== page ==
NYC Leads Charge Against Global Cybercrime
NEW YORK—Cybercriminals are searching for loopholes in the global economy, and New York City is among their key targets for stealing identities and skimming ATM machines. Not surprising then, in the global fight against cybercrime, New York City is setting a global example.
Criminals in two massive cyber-operations were recently charged in Manhattan’s Southern District federal courthouse. On May 9, seven New Yorkers were charged in a global bank heist that stole $45 million from ATM machines in 27 countries. On May 28, another five New Yorkers were charged in a $6 billion money-laundering scheme involving digital currencies.
Both operations involved arrests in other countries. The ability to break up operations like these has come through systems built through years of work, and the success of New York City’s systems for fighting cybercrime has led to its model being adopted around the country.
According to Secret Service agent Brian Leary, in order to fight back against digital threats to the U.S. financial systems, the Secret Service established the New York Electronics Crimes Task Force (ECTF) in 1996, which relies on cooperation between academia, the private sector, and local and state law enforcement.
“Based on the New York model of success, in 2001, Congress directed the Secret Service, through the USA PATRIOT Act, to establish a nationwide network of Electronic Crimes Task Forces (ECTF) to ‘prevent, detect and investigate various forms of electronic crimes, including potential terrorist attacks against critical infrastructure and financial payment systems,’” Leary said, in an email interview.
The White House released the “Strategy to Combat Transnational Organized Crime,” on July 25, 2011. It states that in fiscal year 2010, “the U.S. Secret Service arrested 1,217 suspects for cybercrime related violations, with a fraud loss of $507 million.”
The Secret Service leads the ECTF, and according to Leary, the task force creates a “collaborative crime-fighting environment in which the resources of its participants can be combined to effectively and efficiently make a significant impact on electronic crimes.”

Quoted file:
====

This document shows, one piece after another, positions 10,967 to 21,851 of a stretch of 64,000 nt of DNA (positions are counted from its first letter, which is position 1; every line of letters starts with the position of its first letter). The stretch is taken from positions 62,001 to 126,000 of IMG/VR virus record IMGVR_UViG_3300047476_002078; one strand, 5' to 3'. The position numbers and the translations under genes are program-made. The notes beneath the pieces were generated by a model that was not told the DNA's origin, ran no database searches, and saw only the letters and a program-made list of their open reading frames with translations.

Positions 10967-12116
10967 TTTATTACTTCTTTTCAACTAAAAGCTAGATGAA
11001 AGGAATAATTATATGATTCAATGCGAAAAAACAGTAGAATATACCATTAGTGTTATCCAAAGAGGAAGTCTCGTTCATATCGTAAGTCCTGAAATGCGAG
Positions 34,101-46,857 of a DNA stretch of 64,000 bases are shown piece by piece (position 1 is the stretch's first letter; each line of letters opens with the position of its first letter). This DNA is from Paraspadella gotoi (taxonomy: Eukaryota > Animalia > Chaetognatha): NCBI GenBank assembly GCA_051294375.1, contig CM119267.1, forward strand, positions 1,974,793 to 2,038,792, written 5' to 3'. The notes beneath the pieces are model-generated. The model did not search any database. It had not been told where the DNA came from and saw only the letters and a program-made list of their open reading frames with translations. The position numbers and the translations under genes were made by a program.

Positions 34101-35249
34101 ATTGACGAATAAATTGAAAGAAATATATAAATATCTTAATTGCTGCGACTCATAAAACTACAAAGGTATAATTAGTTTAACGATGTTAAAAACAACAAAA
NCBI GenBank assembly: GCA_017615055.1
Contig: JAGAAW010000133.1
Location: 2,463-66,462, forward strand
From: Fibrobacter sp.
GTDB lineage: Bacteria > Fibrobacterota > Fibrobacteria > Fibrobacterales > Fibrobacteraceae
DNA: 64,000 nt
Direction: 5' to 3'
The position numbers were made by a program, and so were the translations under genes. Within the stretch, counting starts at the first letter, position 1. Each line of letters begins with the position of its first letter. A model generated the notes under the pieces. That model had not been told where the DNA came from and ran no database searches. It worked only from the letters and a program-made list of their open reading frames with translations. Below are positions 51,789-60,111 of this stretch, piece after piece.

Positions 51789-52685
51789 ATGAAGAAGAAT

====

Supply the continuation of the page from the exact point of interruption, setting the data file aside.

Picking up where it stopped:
There are now 30 ECTFs located in the United States and in other countries.
The Federal Bureau of Investigation (FBI), which has a field office in New York City, runs a similar program on cybercrime, the National Cyber Investigative Joint Task Force, which “functions as a domestic focal point for 18 federal departments or agencies to coordinate, integrate, and share information …” according to the White House report.
New York City has pioneered additional systems. The Manhattan district attorney’s office is home to a CSI lab for cybercrime, the High Technology Analysis Unit. On May 10, New York Gov. Andrew Cuomo also announced the formation of the Cyber Security Advisory Board to help the administration secure the state from cyberattacks.
The systems in place to help protect New York from cybercrime aren’t without good reason. According to Jonas Falck, CEO of cybersecurity company Halon, New York City is a prime target for cybercriminals.
He said the dense population and diversity of possible targets makes New York City a lucrative target—particularly for identity theft and skimmer fraud to rob ATM machines.
“It’s a big city to target, with lots of people and lots of ATMs,” he said. “You can get a higher hit rate than a smaller town with not so many people.”
The problem with fighting cybercrime is that most attacks are transnational, and police acting alone can’t do much about it. While they can make arrests on the ground, the ringleaders in other countries can go unscathed.
Falck said his systems have let them track the origin of attacks. While many were once coming from parts of Africa and South America, they’re more frequently coming out of Ukraine, Russia, and China.
This ties into the current problem faced with tackling transnational cybercrime—it needs to be a global effort, and if a country does not have an extradition treaty with the United States, the criminals are nearly untouchable.
Where the reach of law enforcement ends, security and prevention pick up the slack, and the U.S. government also makes efforts on a nation-to-nation basis.
The White House plan to combat transnational organized crime states that one of the main objectives is to “Build international consensus, multilateral cooperation, and public-private partnerships to defeat transnational organized crime.”
It states that in areas where law enforcement cannot reach, the United States will use sanctions, disrupt the financial networks of the criminal groups, and put pressure on governments that support transnational organized crime.
It states, “We will continue to monitor TOC infiltration of the global economy to better protect the financial system and freeze the assets of criminal networks under expanded Presidential sanctions authorities and/or seize them under existing forfeiture laws.”